You'll notice many beat-up cars, some flashy cars, and many loud, flashy, beat-up cars among the car population in Puerto Rico. Police cars and SUVs are noticeable as well, as by local regulation, they must keep their blue light bar continuously illuminated any time they are in motion. Avoid getting a speeding ticket: fines start at $50 + $5 for each mile above the speed limit.
There are three toll roads on Puerto Rico. They are part of the Tourists Roads system, labeled by small brown signs.
Tolls for a 2-axle car range between $0.35 and $1.25. The lanes on the left are reserved for people with RFID toll passes, which you probably won't have on your rental car. If you need change, head for the lanes marked with a "C", usually the furthest to the right.
Whether you're dreaming about spectacular surfing waves, a challenging golf course, or the perfect sunbathing beach, Puerto Rico offers the active traveler a tremendous array of opportunities. Surfing and golf compete with tennis, fishing, kayaking, scuba diving, and horseback riding, not to mention windsurfing and parasailing, for your active time.
Learn about the different character of Puerto Rico's favorite beaches, or find out where to participate in your favorite sports. The hardest part will be choosing what to do first.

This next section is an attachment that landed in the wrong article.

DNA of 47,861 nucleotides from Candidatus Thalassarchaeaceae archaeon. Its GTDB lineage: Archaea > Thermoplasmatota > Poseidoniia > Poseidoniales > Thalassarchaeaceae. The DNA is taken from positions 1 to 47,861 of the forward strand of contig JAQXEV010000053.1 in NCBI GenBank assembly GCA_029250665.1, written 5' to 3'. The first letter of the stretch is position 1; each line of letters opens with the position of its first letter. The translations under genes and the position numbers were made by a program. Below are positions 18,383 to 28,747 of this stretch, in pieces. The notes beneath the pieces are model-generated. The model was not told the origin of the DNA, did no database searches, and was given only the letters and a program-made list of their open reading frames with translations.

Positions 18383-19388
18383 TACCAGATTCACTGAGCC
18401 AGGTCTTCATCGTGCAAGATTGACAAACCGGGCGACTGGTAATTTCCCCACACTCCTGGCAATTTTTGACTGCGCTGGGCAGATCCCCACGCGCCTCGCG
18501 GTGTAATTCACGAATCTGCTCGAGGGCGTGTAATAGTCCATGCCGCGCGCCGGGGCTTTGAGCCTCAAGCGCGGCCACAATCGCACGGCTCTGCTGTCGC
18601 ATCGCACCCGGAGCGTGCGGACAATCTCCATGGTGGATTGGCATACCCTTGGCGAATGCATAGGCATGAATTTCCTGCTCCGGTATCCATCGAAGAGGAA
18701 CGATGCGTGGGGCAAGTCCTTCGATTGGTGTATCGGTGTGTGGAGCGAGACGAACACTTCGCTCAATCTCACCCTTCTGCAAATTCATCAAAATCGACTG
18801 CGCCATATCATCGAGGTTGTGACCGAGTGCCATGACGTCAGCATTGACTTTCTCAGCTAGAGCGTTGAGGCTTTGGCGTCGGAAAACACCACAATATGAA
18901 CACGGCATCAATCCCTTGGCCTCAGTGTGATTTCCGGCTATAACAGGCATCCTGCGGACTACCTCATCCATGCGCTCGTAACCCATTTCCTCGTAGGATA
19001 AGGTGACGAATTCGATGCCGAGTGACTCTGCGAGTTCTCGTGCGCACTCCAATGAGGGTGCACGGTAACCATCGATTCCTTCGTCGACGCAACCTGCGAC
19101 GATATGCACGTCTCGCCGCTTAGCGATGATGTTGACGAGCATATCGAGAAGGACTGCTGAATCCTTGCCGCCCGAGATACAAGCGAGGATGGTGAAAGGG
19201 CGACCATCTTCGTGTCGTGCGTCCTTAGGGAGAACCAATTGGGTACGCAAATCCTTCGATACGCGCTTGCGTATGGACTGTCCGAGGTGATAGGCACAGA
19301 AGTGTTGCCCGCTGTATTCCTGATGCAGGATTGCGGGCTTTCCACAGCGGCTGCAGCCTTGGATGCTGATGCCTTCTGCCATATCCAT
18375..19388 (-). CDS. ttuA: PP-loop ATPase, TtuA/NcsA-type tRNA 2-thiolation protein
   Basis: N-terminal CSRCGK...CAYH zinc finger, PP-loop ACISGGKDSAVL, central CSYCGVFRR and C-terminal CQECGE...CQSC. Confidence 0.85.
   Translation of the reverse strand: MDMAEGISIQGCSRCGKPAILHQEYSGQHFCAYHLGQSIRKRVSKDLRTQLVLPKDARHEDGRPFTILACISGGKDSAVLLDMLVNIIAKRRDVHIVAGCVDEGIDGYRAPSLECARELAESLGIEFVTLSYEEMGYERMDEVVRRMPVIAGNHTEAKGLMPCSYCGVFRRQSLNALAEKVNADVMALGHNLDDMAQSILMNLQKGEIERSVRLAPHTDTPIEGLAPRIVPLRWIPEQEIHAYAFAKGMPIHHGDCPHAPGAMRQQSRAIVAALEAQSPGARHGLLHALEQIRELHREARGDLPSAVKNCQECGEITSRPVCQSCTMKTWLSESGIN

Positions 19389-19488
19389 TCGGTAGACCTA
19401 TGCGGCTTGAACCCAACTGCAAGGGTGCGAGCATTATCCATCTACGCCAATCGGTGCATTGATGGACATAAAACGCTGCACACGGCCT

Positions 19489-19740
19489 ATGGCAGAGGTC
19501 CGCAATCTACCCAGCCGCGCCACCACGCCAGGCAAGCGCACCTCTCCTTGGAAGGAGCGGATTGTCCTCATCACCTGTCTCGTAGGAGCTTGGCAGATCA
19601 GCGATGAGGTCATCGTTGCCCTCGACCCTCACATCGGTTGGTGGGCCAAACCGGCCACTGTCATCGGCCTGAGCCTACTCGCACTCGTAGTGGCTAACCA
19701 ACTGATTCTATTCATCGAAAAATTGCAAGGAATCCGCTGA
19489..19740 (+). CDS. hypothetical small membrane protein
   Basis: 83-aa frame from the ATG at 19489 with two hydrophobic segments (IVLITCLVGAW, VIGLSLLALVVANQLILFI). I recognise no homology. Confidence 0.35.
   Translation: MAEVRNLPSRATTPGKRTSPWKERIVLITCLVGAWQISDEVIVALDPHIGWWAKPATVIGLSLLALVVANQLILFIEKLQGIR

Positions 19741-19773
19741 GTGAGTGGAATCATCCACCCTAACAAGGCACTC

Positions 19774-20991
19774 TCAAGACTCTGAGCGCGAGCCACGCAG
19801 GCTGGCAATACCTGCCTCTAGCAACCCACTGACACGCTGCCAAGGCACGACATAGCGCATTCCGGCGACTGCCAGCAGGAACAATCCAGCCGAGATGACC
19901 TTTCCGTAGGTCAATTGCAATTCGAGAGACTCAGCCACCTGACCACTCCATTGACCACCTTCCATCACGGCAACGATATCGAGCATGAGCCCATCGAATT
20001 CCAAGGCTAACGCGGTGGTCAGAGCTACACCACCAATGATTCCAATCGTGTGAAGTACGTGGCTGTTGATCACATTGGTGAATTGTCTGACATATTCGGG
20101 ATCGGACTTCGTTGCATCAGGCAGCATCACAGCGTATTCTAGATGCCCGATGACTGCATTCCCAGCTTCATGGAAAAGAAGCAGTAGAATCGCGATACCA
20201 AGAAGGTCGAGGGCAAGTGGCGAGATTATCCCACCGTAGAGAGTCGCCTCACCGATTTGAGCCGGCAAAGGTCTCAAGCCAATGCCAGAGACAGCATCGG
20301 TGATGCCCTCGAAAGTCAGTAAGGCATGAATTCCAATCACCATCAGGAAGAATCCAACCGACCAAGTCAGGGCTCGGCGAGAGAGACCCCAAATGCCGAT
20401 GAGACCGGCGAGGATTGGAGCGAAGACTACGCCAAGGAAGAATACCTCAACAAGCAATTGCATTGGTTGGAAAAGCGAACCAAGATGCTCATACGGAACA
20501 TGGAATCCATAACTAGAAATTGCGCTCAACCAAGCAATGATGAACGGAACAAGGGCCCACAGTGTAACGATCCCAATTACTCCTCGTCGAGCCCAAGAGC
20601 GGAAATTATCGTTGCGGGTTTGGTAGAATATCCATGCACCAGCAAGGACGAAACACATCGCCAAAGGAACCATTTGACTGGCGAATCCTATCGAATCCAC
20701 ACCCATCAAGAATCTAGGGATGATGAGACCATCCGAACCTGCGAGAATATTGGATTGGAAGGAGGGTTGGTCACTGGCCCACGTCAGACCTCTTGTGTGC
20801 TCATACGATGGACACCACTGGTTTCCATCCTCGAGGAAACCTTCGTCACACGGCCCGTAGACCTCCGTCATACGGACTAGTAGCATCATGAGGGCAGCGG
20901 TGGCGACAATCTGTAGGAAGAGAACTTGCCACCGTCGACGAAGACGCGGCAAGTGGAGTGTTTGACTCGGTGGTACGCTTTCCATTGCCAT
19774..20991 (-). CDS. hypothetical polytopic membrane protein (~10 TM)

Blue Flag in Puerto Rico
The Blue Flag Program, initiated in Europe since 1987 has been modified for implementation in the Caribbean. It is voluntary program and it has proven along the years to be a very effective strategy to guarantee the best quality in beach services for bathers in different parts of the world.
... Puerto Rico's Caribbean coasts. Spectacular wall diving offshore Guánica, or the cayos of the Spanish Virgin Islands of Culebra & Vieques. PADI 5 star Instruction.
Languages: Spanish is the native language for all Puerto Ricans. Puerto Rican Spanish speakers have a very distinct accent, and is often spoken at a relatively faster speed than Central American or Mexican Spanish. It is also full of local jargon and slang unfamiliar to many outside the island. English is common in tourist areas and at military/federal government offices and facilities. All major hotels will have bilingual staff, and can arrange English or Spanish guided tours to various island attractions. If you decide to rent a car and explore the less-traveled areas of the island, expect that most will not be "fluent" in English although they may know "basic" English, since English is taught at Puerto Ricans schools as a foreign language in elementary and high school.
Communications: Puerto Rico has a very advanced, 1st world communication network. Major American carries Cingular, Sprint, Verizon, Sun Com and Centennial have networks on the island. European carrier Movi Star is also involved in a locar wireless joint venture.Cell-phone coverage is very good. The island also has widely available broadban internet access. High speed public wireless internet service in public areas (coffee shops, restaurants, hotels and malls) finally is also growing and free in most places (unlike the mainland). Look for Blue Zones or for DMAX hotspots.